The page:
A tour of the Cathedral of Santiago de Compostela: the cathedral museum (6th part)

After visiting the chapels of the main nave and the transept, we leave the Cathedral through the facade of the Obradoiro and walk towards the cathedral museum.

sala_museoInside this first floor we will be able to contemplate the Romanesque pieces of the workshop of Master Mateo: capitals and sculptures of amazing solemnity.

Just a few steps further on, we will reach another small room where the pieces of the old stone choir built in the second third of the 13th century are exhibited.

On the floor, a piece of ancient medieval roadway is exposed. Another piece to highlight is the Caligula’s milestone, dated 40 AD.

Returning to the entrance of the museum, in the next room on the right wall is the reconstruction of the rose window from the workshop of Master Mateo (around 1200) that came from the western façade of the Cathedral that closed the Portico de la Gloria. On the other walls, remains of pieces from the primitive façade of Paradise, today called the Acibechería. Between these we see some marble helicoidal columns from the 12th century. Next to them, two casts of the founding capitals of the Cathedral, the originals of which are in the Chapel of the Savior, in the ambulatory of the Cathedral.

Reconstrucción del rosetón de la fachada del Obradoiro
Leaving these three rooms we will go up some stairs that lead to the second floor, where there are other rooms with sculptures from different periods. In the first room, on the left, there is a 14th century granite relief representing the entry of Jesus into Jerusalem. Next to it, a seated sculpture of the Apostle made in polychrome granite in the 13th century. In the middle of this wall we see a relief of the Adoration of the Magi that belonged to the chapel of Doña Leonor (14th century), carved in granite and polychrome. In front, two pieces of the Annunciation, made in polychrome limestone (15th century).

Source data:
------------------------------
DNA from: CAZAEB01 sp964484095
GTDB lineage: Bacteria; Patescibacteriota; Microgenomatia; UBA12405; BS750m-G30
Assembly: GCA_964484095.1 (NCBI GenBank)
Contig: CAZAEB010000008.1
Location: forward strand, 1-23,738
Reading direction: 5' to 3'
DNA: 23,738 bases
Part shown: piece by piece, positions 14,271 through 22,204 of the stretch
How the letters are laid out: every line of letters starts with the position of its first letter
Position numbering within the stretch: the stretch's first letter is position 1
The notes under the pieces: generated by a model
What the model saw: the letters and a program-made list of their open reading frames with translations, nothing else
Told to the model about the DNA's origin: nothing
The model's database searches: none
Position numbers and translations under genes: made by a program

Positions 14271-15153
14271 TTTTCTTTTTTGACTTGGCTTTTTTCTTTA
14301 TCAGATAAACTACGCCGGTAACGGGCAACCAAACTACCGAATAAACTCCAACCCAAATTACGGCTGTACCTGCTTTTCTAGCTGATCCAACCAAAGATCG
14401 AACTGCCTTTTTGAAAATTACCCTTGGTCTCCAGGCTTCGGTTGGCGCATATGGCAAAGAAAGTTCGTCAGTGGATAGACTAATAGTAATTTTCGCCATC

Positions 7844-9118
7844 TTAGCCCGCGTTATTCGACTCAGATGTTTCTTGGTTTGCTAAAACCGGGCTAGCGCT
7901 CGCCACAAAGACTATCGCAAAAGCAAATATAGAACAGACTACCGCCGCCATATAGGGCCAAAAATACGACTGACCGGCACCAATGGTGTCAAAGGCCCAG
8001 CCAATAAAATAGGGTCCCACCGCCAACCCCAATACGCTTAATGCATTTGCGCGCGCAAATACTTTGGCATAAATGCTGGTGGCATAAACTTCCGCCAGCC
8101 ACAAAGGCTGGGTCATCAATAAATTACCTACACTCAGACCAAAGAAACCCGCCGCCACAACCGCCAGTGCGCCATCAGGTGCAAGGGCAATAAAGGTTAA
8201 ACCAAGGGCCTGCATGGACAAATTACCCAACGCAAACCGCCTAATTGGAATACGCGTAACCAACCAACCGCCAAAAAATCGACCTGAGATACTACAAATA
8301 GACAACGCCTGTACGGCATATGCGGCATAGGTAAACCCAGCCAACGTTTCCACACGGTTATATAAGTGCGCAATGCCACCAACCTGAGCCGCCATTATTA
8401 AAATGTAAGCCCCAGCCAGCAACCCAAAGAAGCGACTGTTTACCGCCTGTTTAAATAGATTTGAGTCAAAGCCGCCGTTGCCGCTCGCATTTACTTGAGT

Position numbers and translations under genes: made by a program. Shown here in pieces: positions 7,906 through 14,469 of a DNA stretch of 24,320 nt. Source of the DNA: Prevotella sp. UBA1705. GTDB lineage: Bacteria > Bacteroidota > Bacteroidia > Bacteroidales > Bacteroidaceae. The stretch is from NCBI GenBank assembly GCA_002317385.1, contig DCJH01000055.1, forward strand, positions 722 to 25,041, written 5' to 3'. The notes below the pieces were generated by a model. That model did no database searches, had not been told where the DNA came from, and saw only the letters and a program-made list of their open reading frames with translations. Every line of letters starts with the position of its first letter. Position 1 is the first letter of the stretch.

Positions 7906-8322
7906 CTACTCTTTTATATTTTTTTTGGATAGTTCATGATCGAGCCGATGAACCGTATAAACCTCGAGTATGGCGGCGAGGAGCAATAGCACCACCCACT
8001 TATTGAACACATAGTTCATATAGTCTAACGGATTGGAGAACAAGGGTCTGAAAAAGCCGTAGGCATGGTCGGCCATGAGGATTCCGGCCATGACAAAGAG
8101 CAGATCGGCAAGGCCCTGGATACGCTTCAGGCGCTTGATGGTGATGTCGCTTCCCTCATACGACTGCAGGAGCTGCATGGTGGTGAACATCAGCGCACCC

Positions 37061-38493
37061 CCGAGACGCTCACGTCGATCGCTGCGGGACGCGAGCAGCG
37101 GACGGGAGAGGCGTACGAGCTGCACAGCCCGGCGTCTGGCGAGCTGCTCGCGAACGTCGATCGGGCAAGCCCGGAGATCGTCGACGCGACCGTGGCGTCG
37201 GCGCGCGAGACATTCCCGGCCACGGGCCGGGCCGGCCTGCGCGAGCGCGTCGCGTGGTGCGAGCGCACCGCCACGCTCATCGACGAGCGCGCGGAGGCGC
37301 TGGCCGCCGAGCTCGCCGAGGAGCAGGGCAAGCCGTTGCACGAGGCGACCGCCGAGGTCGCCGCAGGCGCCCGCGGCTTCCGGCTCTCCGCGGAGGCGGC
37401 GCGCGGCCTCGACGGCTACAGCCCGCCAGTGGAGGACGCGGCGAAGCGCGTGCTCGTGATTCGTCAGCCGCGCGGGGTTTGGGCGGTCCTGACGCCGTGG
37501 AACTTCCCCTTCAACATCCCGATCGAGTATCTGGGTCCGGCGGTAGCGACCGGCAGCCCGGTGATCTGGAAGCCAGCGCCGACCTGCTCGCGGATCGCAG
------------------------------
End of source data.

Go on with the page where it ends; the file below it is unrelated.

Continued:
In the next room there is a series of sculptures by Gregorio Español and Juan Dávila. Three reliefs in wood directly related to the city of Santiago stand out from the rest of the room. The first of them represents the transfer of the bells from the Cathedral of Santiago to the city, on the shoulders of the Moors, an event that occurred in 1236. The other relief represents a group of pilgrims full of joy on Monte do Gozo, the first point of the Camino de Santiago from where the towers of the Cathedral can be seen. The third relief represents a passage of the transfer of the body of the Apostle from Padrón to Santiago on an ox cart.

Sala que alberga el Codex Calixtino

In the center of the room, an Immaculate Conception from the school of Mateo de Prado.

In the third room are, protected by glass cases, a series of manuscripts and drawings of the facade of the Obradoiro and the Clock Tower.

After leaving these three rooms, we can go up some stairs that take us directly to the cloister of the Cathedral and the library. But we will talk about these places on another occasion not too far away.

We remind you that you can contact us at any time for more information about our tours.

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